Luxury Car Auction Scammer Arrested

from the what-was-he-thinking? dept

There are hundreds of stories of auction scammers out there who sell products and then never deliver the goods, but sometimes you read about people who are so blatant, you have to wonder what they’re thinking. Generally speaking, if you’re going to scam someone that way, you probably don’t want to be easily findable afterwards. So why would you set up a specific company to sell luxury automobiles, including a set address, and then auction off cars that you never delivered? In some cases the guy did deliver a car – but it was often not as advertised. In other cases, he just didn’t deliver the car at all. In one case they describe, the car listed (a $155,000 Aston Martin Vanquish) had actually been totaled in an accident and no longer existed. This, of course, brings up the folks on the other side of this deal. If you’re going to spend $155,000 on a luxury car online, aren’t you going want a little more proof that it’s real before you dash off the check? Or, at least, aren’t you going to look up the info on that car to find out that it’s in the scrap yard somewhere?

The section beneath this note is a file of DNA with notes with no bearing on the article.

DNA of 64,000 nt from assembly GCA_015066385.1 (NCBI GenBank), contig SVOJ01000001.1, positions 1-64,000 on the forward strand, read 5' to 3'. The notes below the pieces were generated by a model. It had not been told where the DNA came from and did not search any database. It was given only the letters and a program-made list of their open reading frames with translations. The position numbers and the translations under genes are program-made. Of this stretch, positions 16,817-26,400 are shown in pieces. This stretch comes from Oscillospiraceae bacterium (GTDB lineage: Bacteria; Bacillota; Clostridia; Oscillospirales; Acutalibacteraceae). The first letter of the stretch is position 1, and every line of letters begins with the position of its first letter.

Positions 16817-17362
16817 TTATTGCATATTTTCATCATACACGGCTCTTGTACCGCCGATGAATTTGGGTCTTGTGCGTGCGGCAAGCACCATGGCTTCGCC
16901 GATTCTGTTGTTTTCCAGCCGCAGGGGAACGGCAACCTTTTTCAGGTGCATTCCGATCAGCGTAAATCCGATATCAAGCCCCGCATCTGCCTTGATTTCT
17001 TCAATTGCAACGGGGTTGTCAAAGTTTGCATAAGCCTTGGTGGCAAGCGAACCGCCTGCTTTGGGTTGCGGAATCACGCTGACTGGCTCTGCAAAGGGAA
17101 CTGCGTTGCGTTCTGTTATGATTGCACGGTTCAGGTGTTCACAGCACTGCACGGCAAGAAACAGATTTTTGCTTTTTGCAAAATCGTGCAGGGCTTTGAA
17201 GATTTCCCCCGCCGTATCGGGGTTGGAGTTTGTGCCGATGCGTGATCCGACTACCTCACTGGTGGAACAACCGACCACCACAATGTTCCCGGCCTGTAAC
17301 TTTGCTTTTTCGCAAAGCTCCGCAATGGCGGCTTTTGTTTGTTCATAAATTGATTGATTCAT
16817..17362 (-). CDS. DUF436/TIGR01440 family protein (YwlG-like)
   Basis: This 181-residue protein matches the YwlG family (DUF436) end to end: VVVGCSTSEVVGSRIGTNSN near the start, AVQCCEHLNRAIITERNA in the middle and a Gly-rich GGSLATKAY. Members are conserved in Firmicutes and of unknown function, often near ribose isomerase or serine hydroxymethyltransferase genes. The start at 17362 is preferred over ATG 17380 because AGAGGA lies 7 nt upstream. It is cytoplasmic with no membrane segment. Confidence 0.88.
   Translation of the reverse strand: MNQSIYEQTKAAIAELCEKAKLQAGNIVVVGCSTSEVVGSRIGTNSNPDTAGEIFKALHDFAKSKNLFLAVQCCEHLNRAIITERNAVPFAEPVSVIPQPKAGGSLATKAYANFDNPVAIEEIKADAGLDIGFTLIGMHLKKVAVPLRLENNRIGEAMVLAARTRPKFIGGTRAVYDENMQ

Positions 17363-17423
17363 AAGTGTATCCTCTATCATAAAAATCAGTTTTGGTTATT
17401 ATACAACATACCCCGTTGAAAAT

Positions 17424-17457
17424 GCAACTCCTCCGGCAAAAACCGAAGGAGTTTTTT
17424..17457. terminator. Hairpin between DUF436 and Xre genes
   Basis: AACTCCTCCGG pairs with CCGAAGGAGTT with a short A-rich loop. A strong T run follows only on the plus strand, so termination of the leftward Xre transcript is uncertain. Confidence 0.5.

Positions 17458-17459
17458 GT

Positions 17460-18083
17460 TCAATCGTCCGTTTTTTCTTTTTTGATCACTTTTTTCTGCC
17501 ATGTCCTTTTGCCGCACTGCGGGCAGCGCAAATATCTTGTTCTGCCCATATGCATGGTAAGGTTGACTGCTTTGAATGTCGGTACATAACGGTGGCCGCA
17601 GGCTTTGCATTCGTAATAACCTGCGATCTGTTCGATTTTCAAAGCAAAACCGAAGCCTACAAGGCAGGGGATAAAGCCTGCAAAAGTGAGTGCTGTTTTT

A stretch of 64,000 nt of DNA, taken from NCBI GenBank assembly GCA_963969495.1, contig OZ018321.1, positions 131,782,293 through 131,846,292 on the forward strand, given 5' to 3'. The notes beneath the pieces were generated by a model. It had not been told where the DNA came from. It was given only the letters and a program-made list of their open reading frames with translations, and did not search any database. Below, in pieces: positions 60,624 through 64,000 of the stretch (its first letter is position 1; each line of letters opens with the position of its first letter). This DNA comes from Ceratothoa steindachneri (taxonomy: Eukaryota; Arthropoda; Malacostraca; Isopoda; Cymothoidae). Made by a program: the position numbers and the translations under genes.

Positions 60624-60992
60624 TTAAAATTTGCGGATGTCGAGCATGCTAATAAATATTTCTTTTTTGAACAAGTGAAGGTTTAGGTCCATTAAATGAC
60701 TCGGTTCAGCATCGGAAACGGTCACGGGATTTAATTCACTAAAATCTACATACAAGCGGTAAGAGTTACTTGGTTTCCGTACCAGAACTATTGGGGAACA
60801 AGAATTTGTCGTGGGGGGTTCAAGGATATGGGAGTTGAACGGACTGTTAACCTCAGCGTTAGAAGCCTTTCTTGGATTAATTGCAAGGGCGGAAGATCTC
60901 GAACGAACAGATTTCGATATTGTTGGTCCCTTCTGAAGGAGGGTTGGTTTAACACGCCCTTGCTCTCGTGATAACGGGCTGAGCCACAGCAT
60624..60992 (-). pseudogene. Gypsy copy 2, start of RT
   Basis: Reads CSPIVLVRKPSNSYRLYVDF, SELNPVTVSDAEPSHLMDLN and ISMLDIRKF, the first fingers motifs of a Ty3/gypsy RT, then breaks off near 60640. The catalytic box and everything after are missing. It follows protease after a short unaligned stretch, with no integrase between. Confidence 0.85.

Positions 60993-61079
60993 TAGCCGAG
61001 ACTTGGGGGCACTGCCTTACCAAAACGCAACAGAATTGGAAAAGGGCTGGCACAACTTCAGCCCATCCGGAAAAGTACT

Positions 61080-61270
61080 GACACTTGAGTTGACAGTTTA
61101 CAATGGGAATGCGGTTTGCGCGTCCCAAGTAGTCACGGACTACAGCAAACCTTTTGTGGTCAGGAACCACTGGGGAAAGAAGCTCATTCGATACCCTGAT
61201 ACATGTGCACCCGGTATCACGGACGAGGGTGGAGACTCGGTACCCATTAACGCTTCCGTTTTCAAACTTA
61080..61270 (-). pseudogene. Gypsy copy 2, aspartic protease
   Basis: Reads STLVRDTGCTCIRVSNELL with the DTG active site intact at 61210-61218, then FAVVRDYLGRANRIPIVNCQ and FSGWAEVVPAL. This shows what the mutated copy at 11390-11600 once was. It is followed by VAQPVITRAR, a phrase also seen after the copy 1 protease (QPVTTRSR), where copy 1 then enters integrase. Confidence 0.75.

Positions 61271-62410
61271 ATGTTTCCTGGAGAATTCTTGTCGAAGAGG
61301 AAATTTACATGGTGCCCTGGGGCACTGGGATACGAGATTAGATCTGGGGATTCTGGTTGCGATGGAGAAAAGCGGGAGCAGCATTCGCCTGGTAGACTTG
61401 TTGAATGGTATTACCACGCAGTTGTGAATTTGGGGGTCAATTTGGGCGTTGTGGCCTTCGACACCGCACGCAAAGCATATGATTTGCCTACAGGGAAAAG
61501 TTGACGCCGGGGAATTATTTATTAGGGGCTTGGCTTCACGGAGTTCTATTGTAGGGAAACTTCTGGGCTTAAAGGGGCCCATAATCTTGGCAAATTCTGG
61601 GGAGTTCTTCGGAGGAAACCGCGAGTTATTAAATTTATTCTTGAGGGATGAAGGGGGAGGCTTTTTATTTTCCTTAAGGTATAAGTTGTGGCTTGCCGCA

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Comments on “Luxury Car Auction Scammer Arrested”

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westpac says:

different scam

I had a coworker who sold several vehicles via internet auction and had the winning bidder try to run a scam where they paid with a cashier’s check that was for about twice the amount of the winning bid and instruct her to send the overpayment to a person who was going to come and pick the vehicle up and drive it to the new owner. Turns out that the checks were forgeries. The buyer originated out of Nigeria in every case. The first time it happened she deposited the check but had trouble contacting the person who she was supposed to send the extra money to. She wanted to set up a time for him to pick the car up. Because of the delay (a week) she got a phone call from the bank telling her the check was bogus. She tried to contact the buyer but he suddenly disappeared. After that she told all winning buyers that all checks would be held until they cleared the bank. She had three or four “buyers” suddenly drop out of sight. When she added this disclaimer to all her auction listings the problem went away.

Anonymous Coward says:

Re: different scam

This is a classic example of the new nigerian 419 scam. I’m sure Mike’s run a paragraph on this one, too, with links.

You want to tell your friend to be careful even with cheques that clear, as I think some cheques in those cases also appeared to have cleared, only to have come up bad later on, and the bank siezed the funds. Something shady like that.

Look up the story again, give it a read, and pass it on to your friend.

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